As his minor league manager Pete Rose Jr. has a lot of good things to say about Trey Michalczewski, the Kannapolis Intimidators’ 19-year-old third baseman.
But Rose’s most complimentary endorsement of Michalczewski may come from his perspective as a father.
“He’s one of the guys I told my son that if you want to watch someone, watch number 27 (Michalczewski),” said Rose. “It’s funny because my son is now leg kicking from the right side (of the plate) because Trey does it. … You couldn’t pick a better kid to mock yourself after. The sky’s the limit, and I can’t say enough good things about him.”
Michalczewski (pronounced MEE-how-CHESS-key) is setting a good example for his teammates as well. Through 109 games, he’s batting .277 and leading Kannapolis in RBIs (69), hits (111) and doubles (25), and he is tied for the team-lead with 10 home runs.
Michalczewski’s numbers are impressive not just for a second year pro but also for someone who, like Rose says, went to his high school prom just last year.
The 6-foot-3, 210-pound switch hitter hails from Jenks, Okla., a suburb of Tulsa. A dual-sport athlete whose high school football team won the state championship in his senior year, Michalczewski says he had offers to play both football and baseball in college.
He signed a national letter of intent to play baseball at the University of Oklahoma. But when the Chicago White Sox selected him in the seventh round of the 2013 Major League Baseball First-Year Player Draft, Michalczewski opted to play professionally.
The White Sox immediately turned the high school middle infielder into a third baseman, a position where many infielders his size end up. Playing the summer of 2013 at short-season Bristol, Michalczewski felt comfortable with the transition.
“Going to third was a little bit different because you don’t get to pick your hop like you do at short or second,” said Michalczewski. “It’s more reaction. Our infield coordinator (Ever Magallanes) has really helped out with that, so I feel I’m getting more comfortable at third base.
“(Pro ball) was different just because I came off the high school season, and I was a little bit tired,” he continued. “I didn’t really know how pro ball was in terms of the routine and eating habits. Rest is really important. I didn’t hit all that well. I learned a lot (at Bristol). I came in this spring and tried to make the most of it.”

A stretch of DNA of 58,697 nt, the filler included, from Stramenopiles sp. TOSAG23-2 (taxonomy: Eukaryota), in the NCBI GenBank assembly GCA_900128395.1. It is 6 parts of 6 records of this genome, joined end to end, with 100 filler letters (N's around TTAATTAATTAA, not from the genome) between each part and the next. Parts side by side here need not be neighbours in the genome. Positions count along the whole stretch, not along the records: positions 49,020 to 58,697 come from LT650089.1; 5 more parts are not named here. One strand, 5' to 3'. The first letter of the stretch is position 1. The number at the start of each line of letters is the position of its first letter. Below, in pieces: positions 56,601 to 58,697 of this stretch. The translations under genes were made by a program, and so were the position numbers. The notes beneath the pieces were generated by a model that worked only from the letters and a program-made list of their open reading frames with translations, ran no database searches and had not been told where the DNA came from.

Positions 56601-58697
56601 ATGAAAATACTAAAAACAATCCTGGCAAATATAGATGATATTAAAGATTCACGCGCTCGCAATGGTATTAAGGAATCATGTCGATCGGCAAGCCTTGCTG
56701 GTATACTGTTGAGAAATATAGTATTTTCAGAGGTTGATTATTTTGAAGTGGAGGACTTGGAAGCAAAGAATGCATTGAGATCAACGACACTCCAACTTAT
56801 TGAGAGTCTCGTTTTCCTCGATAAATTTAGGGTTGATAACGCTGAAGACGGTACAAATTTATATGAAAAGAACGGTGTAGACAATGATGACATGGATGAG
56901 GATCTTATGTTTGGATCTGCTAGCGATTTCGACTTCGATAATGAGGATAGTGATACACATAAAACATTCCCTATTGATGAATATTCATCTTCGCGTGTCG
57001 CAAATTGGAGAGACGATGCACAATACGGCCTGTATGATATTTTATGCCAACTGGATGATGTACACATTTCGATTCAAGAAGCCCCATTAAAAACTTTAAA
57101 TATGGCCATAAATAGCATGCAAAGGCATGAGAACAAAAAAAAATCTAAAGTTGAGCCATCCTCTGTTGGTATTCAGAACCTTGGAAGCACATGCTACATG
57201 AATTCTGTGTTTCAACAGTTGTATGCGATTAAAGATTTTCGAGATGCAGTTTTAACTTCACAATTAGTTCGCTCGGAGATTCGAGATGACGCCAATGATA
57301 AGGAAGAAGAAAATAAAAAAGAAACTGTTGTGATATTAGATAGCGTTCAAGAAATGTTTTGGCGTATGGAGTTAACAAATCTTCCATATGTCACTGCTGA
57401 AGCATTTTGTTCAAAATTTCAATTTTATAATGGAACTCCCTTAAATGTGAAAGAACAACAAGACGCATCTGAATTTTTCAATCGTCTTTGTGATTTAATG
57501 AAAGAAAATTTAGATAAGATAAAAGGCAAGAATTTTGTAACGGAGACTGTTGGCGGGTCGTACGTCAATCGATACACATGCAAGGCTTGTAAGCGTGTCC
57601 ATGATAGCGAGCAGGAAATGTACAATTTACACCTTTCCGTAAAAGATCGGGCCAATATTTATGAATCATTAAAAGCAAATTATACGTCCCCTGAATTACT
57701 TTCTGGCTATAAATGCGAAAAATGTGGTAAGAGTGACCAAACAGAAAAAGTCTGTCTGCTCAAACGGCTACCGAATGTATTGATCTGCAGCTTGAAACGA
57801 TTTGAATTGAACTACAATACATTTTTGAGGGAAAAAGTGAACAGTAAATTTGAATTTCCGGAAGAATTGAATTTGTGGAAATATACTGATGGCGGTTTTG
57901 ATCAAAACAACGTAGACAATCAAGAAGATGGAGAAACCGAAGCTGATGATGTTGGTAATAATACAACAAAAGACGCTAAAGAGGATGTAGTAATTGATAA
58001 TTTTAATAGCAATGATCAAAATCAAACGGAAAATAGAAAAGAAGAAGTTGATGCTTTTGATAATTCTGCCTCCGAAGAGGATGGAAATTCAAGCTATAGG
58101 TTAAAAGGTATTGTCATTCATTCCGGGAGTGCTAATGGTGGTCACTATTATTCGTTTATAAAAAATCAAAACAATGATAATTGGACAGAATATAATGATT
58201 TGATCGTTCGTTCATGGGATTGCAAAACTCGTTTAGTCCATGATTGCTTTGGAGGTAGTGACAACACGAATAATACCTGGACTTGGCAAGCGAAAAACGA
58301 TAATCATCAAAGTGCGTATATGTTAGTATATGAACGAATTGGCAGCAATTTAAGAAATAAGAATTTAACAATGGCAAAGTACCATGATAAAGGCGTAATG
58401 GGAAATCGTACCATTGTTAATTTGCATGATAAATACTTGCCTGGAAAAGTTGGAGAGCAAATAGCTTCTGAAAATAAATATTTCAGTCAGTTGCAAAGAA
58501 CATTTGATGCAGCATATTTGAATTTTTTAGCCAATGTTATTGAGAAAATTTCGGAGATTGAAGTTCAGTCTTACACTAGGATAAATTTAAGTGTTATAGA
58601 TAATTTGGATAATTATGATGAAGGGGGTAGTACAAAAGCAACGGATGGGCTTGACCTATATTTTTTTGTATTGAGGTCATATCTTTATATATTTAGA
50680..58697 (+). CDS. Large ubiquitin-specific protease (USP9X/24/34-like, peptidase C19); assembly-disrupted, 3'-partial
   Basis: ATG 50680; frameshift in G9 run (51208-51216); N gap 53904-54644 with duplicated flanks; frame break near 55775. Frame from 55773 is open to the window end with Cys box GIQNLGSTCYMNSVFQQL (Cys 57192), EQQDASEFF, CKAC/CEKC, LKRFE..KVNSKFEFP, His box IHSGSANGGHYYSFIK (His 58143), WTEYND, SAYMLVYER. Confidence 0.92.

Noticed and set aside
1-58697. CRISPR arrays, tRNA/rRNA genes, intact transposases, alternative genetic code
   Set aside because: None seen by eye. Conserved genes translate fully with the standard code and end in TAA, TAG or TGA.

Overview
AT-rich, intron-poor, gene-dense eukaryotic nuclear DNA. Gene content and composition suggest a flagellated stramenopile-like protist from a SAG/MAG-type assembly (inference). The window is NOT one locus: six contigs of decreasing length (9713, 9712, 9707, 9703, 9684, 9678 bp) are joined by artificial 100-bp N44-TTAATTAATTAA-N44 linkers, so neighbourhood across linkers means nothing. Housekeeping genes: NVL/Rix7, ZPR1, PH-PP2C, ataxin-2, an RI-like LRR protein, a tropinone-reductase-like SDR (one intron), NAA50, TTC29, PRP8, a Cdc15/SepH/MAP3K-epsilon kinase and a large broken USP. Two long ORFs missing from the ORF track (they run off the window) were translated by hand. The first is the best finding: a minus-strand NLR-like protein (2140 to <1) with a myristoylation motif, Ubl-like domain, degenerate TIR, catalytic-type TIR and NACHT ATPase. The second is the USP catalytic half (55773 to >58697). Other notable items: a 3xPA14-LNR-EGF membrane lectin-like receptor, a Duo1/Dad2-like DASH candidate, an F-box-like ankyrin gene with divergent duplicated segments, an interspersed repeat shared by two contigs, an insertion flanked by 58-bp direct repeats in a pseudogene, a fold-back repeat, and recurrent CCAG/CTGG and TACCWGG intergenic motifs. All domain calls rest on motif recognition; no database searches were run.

Rose first became acquainted with Michalczewski during the White Sox minicamp after last year’s draft. Rose got to know him better at this year’s spring training as Michalczewski was assigned to the organization’s low Class A affiliate.
Michalczewski has proven his durability. He’s played in every Intimidators game at third base, with the exception of a couple of games as a designated hitter.
This season has been full of highlights for Michalczewski.
From late May into the middle of June, he had a 17-game hitting streak. He was named the South Atlantic League Player of the Week (June 2-8) when he batted .409 with three homers and eight RBIs.
The speedy Michalczewski hit his second inside-the-park home run on June 30 in a 4-2 win over Charleston. A week later, Michalczewski belted his first career grand slam in a 12-8 victory at Greensboro.
Michalczewski is not without flaws. He admits he sometimes makes the mistakes of a young player, such as base-running errors, but Rose says they are few and far between.
Rose’s children took to Michalczewski as a big brother during the time they visited their father this summer in Kannapolis. It was not unusual to find Michalczewski kicking a soccer ball around with 7-year-old Isabella in the CMC-NorthEast Stadium outfield grass or playing video games with 9-year-old P.J. in the team’s clubhouse.
Rose is in tune with some of the parallels between himself, Michalczewski and Rose’s famous father, former big league great Pete Rose. They all played third base at some point of their baseball careers.
Michalczewski is a switch-hitter just like Rose Sr. was. And Michalczewski wears No. 27, just like Pete Rose Sr. did early in his rookie season with the Cincinnati Reds in 1963. As a manager, Rose wears no. 14, the number his father wore famously as a player and manager.
“Trey is one of P.J.’s guys,” said Rose. “ … You want your kids to look up to guys like that. He’s not the only one. There are other guys out there like that as well.”